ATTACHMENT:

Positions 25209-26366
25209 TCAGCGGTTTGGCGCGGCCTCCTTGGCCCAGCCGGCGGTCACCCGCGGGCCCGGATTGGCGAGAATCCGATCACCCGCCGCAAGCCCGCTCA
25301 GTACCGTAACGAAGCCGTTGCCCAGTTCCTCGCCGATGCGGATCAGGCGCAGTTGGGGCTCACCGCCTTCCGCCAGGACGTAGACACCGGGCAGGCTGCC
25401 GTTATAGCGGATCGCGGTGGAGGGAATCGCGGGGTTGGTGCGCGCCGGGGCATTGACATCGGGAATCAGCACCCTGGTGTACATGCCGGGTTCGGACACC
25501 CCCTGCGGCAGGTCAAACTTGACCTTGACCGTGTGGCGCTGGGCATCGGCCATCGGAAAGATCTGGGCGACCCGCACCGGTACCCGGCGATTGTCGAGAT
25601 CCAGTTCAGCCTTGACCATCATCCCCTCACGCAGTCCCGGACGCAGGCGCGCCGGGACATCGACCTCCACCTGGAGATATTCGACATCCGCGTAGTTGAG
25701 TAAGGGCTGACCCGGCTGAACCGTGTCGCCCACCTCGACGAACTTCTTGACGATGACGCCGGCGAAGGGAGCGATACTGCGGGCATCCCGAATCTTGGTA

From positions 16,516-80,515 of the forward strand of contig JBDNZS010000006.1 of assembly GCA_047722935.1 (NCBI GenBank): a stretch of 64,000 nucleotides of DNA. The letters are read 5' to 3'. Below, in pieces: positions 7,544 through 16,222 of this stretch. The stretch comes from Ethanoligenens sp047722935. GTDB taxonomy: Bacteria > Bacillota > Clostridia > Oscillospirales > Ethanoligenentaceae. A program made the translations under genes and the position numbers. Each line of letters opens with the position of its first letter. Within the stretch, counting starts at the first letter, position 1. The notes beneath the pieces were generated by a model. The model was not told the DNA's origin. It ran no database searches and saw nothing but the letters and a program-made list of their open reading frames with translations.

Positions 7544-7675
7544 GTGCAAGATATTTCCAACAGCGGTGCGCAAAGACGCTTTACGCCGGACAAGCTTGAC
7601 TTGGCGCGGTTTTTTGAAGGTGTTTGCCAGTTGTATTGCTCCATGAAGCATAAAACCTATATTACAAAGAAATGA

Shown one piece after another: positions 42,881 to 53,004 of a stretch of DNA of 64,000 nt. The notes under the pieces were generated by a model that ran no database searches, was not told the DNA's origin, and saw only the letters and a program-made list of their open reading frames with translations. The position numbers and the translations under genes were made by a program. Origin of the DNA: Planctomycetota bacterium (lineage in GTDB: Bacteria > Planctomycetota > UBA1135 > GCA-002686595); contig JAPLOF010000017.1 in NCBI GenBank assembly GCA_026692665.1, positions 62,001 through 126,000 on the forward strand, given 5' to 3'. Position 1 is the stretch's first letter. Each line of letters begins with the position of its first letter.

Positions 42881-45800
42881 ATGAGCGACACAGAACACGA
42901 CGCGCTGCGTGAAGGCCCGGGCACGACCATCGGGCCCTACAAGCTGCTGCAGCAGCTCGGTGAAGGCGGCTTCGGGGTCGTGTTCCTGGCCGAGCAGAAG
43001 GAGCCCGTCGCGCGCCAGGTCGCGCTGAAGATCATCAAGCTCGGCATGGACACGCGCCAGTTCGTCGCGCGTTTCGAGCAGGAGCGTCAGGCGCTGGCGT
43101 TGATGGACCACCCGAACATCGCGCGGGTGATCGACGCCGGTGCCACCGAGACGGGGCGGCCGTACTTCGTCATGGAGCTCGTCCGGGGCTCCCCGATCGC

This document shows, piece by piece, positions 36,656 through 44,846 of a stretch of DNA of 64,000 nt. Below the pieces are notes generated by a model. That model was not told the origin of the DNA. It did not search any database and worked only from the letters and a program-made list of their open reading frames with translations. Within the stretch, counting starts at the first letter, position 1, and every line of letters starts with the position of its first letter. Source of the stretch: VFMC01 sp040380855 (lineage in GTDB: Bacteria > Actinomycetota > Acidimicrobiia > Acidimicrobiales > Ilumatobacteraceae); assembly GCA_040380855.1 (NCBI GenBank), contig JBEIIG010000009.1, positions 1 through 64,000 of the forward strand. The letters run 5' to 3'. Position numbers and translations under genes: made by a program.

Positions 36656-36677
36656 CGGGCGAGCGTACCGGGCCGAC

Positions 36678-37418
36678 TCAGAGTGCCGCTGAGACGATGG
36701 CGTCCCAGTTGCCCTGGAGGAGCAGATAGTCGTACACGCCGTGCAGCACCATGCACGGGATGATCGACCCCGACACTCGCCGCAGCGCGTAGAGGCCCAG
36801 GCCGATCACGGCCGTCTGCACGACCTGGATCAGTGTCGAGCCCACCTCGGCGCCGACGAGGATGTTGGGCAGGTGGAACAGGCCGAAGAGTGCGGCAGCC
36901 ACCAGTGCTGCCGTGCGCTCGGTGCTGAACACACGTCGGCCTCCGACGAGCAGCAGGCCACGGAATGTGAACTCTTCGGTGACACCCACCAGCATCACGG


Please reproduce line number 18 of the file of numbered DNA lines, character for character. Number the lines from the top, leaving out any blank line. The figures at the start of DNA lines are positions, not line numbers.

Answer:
This document shows, piece by piece, positions 36,656 through 44,846 of a stretch of DNA of 64,000 nt. Below the pieces are notes generated by a model. That model was not told the origin of the DNA. It did not search any database and worked only from the letters and a program-made list of their open reading frames with translations. Within the stretch, counting starts at the first letter, position 1, and every line of letters starts with the position of its first letter. Source of the stretch: VFMC01 sp040380855 (lineage in GTDB: Bacteria > Actinomycetota > Acidimicrobiia > Acidimicrobiales > Ilumatobacteraceae); assembly GCA_040380855.1 (NCBI GenBank), contig JBEIIG010000009.1, positions 1 through 64,000 of the forward strand. The letters run 5' to 3'. Position numbers and translations under genes: made by a program.